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4 Events

About New Zealand Symphony Orchestra

Love Eternal

Thomas Søndergård Conductor

Denis Kozhukhin Piano

Beethoven Coriolan Overture, Op. 62

Schumann Piano Concerto in A minor, Op. 54

Sibelius Symphony No. 6 in D minor, Op. 104

Sibelius Symphony No. 7 in C major, Op. 105

Sample some Scandinavian delight as Danish maestro Thomas Søndergård, returns to take the NZSO on tour.

Although Beethoven was familiar with Shakespeare’s tragedy Corialanus, this solemn concert overture is thought to be inspired by Austrian writer Heinrich Joseph von Collin’s drama Coriolan.

Schumann’s Piano Concerto premiered in 1845 with his wife Clara Schumann as soloist. This is not a showy virtuoso concerto, rather a strong musical partnership between soloist and orchestra. Soloist Denis Kozhukhin, winner of First Prize in the 2010 Queen Elisabeth Competition in Brussels, aged just 23, joins the NZSO to perform this popular piano concerto.

Finnish composer Jean Sibelius' Sixth and Seventh symphonies are well known for depicting the rugged Scandinavian landscape. Sibelius said his Sixth Symphony “always reminds me of the scent of the first snow.” English composer Benjamin Britten was less kind, saying “he must have been drunk when he wrote it.” Sibelius’ Seventh Symphony is in just one movement and is considered by some as one of the most original and remarkable pieces he composed. It was also one of the last.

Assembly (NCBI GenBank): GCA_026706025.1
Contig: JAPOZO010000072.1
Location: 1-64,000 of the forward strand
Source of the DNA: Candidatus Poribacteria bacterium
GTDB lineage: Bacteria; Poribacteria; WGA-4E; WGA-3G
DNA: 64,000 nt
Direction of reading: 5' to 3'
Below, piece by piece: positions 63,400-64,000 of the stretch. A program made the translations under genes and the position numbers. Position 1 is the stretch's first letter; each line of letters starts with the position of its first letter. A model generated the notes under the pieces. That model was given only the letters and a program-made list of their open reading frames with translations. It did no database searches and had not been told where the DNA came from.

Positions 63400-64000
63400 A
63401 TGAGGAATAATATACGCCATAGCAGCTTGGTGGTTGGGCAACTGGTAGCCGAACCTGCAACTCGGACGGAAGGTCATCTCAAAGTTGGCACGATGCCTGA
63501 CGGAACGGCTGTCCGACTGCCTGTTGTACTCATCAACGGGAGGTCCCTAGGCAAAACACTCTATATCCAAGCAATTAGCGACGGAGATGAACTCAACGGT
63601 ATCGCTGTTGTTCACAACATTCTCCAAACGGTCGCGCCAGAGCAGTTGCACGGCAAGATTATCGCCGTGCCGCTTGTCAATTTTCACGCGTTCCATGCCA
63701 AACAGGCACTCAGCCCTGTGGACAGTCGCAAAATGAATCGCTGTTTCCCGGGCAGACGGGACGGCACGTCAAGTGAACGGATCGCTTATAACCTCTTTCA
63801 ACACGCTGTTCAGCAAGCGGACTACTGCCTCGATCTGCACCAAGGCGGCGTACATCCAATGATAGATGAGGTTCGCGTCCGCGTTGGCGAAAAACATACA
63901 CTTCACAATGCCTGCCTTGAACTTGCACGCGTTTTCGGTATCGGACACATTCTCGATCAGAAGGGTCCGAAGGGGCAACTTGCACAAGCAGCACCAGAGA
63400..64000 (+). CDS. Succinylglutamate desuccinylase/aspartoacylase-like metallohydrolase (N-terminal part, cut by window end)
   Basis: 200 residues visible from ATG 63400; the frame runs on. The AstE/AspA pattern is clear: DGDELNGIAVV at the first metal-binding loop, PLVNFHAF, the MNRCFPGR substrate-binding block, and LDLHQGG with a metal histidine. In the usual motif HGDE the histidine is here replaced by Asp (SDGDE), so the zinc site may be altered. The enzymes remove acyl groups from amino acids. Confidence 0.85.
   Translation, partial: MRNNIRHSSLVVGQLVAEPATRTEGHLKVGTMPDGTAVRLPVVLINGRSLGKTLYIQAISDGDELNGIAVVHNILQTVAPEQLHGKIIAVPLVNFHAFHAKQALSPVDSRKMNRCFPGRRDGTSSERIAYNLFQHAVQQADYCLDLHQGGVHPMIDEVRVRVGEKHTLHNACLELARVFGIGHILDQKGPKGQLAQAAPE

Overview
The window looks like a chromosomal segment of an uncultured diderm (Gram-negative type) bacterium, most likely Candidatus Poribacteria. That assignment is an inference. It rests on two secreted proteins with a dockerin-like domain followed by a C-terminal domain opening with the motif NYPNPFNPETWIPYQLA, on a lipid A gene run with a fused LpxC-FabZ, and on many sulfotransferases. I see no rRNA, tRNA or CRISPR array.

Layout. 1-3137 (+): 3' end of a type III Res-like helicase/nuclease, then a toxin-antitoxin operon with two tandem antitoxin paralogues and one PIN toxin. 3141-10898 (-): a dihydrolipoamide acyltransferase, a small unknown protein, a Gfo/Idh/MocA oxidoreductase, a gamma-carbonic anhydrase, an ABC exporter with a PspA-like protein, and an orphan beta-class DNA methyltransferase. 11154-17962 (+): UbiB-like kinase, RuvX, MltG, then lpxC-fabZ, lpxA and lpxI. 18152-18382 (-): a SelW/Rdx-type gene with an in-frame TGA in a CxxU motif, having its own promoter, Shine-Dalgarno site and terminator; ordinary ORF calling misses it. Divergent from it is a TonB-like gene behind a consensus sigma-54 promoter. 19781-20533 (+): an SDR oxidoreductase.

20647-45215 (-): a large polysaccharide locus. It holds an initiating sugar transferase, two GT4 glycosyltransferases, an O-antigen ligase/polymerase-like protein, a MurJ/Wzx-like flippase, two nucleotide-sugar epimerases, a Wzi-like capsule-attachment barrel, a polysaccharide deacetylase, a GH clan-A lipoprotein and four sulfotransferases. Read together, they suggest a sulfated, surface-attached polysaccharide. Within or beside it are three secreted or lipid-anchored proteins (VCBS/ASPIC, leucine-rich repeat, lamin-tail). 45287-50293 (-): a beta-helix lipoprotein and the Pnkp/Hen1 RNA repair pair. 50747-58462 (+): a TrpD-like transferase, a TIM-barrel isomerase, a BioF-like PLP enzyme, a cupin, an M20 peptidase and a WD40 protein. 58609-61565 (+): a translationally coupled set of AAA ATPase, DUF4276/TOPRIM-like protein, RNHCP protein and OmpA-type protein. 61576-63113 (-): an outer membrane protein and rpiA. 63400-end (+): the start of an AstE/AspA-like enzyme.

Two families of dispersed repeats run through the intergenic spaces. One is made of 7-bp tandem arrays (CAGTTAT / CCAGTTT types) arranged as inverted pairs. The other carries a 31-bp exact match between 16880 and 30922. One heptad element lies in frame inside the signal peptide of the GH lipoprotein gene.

Winter Daydreams

Dima Slobodeniouk Conductor
Carolin Widmann Violin

Christopher Blake Angel at Ahipara
Stravinsky Violin Concerto in D major
Tchaikovsky Symphony No. 1 in G minor, Op. 13 Winter Daydreams

Your winter daydreams may not be as full of snow as Tchaikovsky’s, but this concert will still warm your heart.

Russian conductor Dima Slobodeniouk opens the concert with Angel at Ahipara from Northland Panels, Christopher Blake’s award-winning work for string orchestra. Based on New Zealand photographer Robin Morrison’s iconic image of an angel at the head of a grave in a churchyard at Ahipara in Northland, the music is a beautiful evocation of desolation and hope.